To fix their persistent pension problems, some U.S. states are looking to reshape their retirement plans to resemble those in the private sector, but they may find may employees resistant and the savings elusive.
Over the last few decades, the private sector has ditched traditional pension plans with their defined benefits. They have been replaced with defined contribution accounts, such as 401(k)s, in which employees allocate a set amount each month to invest — often partly matched by employers — and then cash out at retirement.
This has left the public sector as the main provider of defined benefit plans, which pay employees a fixed amount each month after retiring.
But pension funds have been stung by the recent financial crisis and recession, leaving taxpayers and political leaders agonizing over the possibility they will be unable to afford those defined payments. Estimates of a total shortfall range from around $700 billion to $3 trillion, due to differing forecasts of investment returns.
"If the idea is that tax revenues are down and state budgets are crunched, and they surely are ... I think it's worthwhile to take a step back and look at the actual costs," said Ilana Boivie, director of programs for the National Institute on Retirement Security, or NIRS
"Most states that have done those feasibility studies have found that you're not going to save any money" by switching to a defined contribution plan.
According to the National Conference of Public Employee Retirement Systems, the next two years will see "modest growth" in hybrid plans that combine elements of the defined benefit and defined contribution schemes. Around 5 percent of public entities already offer hybrids.
About 20 percent provide defined contribution plans, and around 5 percent will add a defined contribution option in the next two years.
Some states want to keep current employees in pensions and put new hires into defined contribution plans.
Alaska, the District of Columbia, Michigan and Minnesota all use defined contribution plans as their primary retirement offerings. In July, Utah began requiring employees to choose between a defined contribution plan and a hybrid.
The NIRS, in a study released Thursday, found that moving into a system similar to 401(k) accounts can push up costs, especially at the start.
"That unfunded liability represents a debt that is a benefit promised and owed," said Boivie. "That unfunded liability will not go away."
When the defined benefit plan is closed to new members, employees and employer contributions to the plan could spike because the time span for wiping out funding gaps will be shorter and new employees will be putting money into their own retirement accounts instead of the pension plan.
Meanwhile, employers must bear the administrative costs for both plans as they phase out the pension program.
Defined benefit plans pool risks to achieve greater investment returns, the NIRS report found. They are able to "provide the same retirement income at about half the cost of a defined contribution plan."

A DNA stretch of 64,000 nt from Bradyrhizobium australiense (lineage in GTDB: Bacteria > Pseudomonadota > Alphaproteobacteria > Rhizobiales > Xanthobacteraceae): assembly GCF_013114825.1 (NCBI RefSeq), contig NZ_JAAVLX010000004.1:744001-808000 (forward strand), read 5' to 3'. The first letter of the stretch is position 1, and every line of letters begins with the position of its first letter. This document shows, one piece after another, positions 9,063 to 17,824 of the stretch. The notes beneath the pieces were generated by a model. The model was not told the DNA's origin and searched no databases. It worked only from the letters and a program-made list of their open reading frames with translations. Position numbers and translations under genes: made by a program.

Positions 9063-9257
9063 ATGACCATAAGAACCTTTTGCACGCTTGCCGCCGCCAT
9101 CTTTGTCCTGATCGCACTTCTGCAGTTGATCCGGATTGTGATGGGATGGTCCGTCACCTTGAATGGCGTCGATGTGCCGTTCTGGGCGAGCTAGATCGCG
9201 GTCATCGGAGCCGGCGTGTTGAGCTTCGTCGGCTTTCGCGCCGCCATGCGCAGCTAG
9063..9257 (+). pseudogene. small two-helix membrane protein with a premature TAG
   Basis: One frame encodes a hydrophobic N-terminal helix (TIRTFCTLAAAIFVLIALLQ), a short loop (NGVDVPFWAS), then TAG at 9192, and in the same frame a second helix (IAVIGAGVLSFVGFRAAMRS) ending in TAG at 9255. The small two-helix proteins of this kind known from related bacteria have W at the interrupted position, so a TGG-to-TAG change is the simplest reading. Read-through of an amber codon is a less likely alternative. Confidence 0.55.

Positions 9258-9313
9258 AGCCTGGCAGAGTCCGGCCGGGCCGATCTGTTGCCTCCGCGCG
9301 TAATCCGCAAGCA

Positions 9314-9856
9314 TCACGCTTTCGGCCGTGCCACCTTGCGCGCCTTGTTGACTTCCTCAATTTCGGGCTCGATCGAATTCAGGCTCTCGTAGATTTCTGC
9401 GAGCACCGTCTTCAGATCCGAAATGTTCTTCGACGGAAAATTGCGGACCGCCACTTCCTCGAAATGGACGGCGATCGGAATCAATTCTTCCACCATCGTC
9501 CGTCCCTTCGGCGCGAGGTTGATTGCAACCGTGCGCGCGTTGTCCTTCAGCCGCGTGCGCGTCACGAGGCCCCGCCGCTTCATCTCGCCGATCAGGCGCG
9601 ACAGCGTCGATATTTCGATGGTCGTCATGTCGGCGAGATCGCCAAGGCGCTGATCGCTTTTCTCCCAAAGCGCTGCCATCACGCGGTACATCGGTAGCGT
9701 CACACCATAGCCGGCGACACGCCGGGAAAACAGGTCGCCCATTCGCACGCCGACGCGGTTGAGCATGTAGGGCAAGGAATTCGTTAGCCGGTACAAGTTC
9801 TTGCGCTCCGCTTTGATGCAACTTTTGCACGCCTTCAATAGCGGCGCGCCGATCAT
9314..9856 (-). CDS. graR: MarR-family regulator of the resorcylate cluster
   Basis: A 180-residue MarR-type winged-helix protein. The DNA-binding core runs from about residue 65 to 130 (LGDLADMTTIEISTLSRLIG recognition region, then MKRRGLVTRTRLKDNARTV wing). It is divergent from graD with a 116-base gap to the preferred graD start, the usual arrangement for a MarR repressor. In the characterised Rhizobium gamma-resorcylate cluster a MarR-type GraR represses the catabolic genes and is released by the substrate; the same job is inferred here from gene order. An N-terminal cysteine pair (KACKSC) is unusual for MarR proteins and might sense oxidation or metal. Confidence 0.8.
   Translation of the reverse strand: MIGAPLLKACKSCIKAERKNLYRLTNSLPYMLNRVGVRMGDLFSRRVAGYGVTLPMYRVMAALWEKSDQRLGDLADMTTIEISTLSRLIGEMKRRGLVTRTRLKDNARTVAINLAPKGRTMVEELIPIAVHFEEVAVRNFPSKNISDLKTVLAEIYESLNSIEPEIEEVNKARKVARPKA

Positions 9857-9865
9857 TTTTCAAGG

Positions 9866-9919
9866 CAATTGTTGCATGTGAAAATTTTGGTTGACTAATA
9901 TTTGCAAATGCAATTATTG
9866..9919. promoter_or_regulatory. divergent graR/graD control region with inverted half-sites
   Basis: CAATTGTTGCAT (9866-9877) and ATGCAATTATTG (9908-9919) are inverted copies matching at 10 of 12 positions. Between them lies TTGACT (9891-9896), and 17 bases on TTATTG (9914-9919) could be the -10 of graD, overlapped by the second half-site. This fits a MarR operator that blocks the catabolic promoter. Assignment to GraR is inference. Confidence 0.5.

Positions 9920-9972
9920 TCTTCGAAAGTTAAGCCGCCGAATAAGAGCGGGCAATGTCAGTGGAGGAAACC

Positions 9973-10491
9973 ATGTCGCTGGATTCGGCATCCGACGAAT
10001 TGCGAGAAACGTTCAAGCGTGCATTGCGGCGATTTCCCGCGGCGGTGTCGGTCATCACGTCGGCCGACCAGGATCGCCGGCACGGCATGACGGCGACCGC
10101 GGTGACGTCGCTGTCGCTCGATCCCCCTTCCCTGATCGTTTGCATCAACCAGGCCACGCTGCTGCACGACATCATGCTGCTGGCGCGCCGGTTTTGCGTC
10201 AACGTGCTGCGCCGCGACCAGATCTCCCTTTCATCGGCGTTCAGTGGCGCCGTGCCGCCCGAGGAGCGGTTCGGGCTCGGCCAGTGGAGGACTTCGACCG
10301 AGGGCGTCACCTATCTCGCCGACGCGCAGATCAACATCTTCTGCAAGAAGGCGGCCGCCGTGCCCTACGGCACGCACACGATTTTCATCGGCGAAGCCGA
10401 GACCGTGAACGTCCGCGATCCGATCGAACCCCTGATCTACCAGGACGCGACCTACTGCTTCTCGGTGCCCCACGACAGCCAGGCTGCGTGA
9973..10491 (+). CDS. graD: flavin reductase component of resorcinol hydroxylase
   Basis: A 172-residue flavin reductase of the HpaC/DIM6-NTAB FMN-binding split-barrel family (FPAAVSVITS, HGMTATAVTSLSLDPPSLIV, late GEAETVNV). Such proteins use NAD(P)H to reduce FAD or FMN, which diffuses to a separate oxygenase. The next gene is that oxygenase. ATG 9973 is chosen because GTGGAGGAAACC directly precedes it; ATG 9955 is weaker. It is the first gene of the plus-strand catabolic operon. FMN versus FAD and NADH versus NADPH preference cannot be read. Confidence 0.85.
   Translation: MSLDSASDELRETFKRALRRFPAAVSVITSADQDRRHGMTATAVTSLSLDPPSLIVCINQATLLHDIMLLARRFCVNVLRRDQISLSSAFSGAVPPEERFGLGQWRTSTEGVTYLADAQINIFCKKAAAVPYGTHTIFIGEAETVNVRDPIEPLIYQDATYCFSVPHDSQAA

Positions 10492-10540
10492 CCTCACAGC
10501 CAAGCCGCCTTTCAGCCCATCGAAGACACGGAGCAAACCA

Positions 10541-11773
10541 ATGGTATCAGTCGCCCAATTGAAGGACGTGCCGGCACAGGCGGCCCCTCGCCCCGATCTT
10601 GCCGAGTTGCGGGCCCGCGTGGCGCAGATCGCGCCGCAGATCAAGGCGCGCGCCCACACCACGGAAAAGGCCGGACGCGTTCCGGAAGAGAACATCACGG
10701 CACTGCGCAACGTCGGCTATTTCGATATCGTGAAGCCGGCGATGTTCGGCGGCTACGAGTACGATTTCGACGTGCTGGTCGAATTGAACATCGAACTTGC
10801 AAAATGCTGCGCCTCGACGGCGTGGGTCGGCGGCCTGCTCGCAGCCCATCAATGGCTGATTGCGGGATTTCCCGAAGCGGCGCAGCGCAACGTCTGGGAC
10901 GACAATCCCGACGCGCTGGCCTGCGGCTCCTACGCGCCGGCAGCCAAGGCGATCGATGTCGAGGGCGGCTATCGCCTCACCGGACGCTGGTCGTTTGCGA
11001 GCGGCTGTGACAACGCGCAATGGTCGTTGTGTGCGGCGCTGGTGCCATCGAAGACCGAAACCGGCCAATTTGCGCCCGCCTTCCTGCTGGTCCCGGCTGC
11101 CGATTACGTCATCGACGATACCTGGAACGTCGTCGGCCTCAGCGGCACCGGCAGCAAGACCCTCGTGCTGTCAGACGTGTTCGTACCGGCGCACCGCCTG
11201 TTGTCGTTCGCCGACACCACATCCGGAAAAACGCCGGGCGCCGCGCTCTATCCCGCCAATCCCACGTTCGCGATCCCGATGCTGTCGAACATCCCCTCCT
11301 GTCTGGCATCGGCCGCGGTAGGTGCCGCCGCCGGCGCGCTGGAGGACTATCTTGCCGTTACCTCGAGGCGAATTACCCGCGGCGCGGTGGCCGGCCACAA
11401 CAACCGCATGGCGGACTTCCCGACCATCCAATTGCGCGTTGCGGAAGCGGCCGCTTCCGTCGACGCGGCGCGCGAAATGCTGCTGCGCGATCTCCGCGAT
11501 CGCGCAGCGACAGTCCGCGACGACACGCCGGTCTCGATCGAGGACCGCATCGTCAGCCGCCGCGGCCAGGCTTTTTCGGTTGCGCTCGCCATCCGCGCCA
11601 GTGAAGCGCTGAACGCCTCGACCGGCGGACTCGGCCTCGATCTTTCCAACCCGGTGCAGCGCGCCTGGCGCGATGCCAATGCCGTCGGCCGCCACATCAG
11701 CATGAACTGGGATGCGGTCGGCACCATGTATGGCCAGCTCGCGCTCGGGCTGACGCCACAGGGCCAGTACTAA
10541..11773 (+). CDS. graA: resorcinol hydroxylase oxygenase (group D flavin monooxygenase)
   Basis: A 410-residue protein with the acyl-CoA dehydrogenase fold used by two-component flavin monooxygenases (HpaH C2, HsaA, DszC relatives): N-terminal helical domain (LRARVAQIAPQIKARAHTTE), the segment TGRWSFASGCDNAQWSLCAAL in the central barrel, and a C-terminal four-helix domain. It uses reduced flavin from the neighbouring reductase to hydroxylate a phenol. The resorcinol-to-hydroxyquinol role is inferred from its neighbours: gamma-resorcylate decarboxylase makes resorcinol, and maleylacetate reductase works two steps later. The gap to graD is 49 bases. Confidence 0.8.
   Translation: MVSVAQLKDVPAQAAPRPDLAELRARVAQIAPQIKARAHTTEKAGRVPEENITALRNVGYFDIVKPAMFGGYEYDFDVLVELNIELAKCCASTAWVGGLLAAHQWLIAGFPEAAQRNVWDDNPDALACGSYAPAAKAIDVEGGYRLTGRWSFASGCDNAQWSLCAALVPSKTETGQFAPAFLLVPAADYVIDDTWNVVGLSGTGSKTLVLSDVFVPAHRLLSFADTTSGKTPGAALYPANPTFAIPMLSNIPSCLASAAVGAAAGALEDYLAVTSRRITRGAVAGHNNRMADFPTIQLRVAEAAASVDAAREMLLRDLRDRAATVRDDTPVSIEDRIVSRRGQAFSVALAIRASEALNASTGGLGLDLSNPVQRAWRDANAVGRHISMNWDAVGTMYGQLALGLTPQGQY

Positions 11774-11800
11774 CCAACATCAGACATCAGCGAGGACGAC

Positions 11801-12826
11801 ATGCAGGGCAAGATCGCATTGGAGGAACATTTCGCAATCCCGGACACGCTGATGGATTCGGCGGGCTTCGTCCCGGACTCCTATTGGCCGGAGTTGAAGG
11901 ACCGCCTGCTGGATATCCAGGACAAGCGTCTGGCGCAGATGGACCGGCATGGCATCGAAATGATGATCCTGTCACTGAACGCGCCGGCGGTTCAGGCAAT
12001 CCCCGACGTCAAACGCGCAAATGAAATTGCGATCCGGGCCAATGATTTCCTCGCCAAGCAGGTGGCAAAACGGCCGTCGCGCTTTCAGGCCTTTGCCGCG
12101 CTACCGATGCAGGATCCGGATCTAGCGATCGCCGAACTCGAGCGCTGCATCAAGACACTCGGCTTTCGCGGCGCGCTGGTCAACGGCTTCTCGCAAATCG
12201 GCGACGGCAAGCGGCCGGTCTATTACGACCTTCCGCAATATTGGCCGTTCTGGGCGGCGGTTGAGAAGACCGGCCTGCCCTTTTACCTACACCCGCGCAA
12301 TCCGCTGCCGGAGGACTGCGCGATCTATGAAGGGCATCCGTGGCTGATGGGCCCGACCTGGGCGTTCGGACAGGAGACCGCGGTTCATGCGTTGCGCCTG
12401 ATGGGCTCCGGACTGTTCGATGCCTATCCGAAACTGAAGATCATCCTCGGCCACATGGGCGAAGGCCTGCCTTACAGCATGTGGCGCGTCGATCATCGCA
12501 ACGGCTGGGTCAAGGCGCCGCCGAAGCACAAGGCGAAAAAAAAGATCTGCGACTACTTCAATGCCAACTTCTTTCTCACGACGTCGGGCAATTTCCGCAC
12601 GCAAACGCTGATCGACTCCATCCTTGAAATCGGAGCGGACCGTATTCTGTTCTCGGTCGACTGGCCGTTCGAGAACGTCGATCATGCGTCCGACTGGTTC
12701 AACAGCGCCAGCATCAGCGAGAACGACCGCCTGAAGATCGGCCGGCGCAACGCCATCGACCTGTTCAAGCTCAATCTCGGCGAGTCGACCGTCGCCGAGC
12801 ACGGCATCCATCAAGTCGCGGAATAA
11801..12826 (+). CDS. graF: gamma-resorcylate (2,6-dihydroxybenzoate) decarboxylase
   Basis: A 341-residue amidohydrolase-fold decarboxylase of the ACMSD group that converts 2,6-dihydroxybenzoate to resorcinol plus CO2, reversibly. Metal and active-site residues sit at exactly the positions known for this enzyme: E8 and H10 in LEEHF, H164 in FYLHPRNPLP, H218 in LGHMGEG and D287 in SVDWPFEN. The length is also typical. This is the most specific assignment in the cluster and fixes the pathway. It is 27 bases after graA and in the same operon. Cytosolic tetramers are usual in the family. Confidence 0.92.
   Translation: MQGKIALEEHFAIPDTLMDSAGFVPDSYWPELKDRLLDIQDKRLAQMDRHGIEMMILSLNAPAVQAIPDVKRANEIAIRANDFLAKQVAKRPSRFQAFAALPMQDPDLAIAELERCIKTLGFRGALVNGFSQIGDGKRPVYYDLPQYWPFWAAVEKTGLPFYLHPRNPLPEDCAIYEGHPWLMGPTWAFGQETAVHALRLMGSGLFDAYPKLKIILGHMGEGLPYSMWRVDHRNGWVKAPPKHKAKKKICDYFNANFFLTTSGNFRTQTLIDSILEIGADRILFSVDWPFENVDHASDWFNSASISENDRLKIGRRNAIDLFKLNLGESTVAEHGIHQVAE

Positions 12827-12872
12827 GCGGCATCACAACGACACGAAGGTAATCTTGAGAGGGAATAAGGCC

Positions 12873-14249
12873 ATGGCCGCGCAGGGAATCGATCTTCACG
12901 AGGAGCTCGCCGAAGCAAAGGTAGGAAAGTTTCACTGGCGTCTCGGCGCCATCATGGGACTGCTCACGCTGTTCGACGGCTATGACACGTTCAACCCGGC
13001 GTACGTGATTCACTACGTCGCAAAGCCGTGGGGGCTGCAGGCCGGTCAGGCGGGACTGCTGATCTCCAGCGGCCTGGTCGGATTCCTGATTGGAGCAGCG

The study also looked at retirement systems that offer employees a choice and found almost all workers prefer pensions.
The group examined the West Virginia's Teachers Retirement System's decision to provide new employees with defined contribution retirement plans in 1991. It found that the loss of new members made it more difficult to finance the unfunded obligations of the defined benefit plan.
Stock market problems prevented retirements from 2000 through 2002 and those in the new plan "achieved much lower investment returns" than the closed pension fund. In 2005, West Virginia returned to a defined benefit plan.
Nebraska opted for a defined contribution plan in 1967, which it closed in 2002 for a plan that does not let employees control investments made with their accounts. Instead, it guarantees an annual return and then pays out like a defined contribution plan, according to the National Conference of State Legislatures.
ALL GOVERNMENTS RETHINKING RETIREMENT
During the 1990s stock market boom, said Timothy Rouse, vice president of business development and public markets at ING U.S. Retirement, interest in public sector defined contribution plans surged. But, he said, it came from employees hungry for higher returns and not from states seeking savings.
The ING retirement group does not advocate how governments structure their retirement systems. Instead, it helps them manage the redesigns they choose.
Rouse said state and other public authorities can struggle with shifting to defined contribution plans because "in the short-term you're trading an 'IOU' for a hard dollar expense."
During recent budget crises, some states shrank their pension contributions or skipped them entirely.
Rouse said each state and local government has a unique set of issues to address in pensions. He added, though, that the recent recession is forcing all governments, including the federal government, to look at reforms.
"It's pretty much across the board. No one is safe from these discussions," he said.
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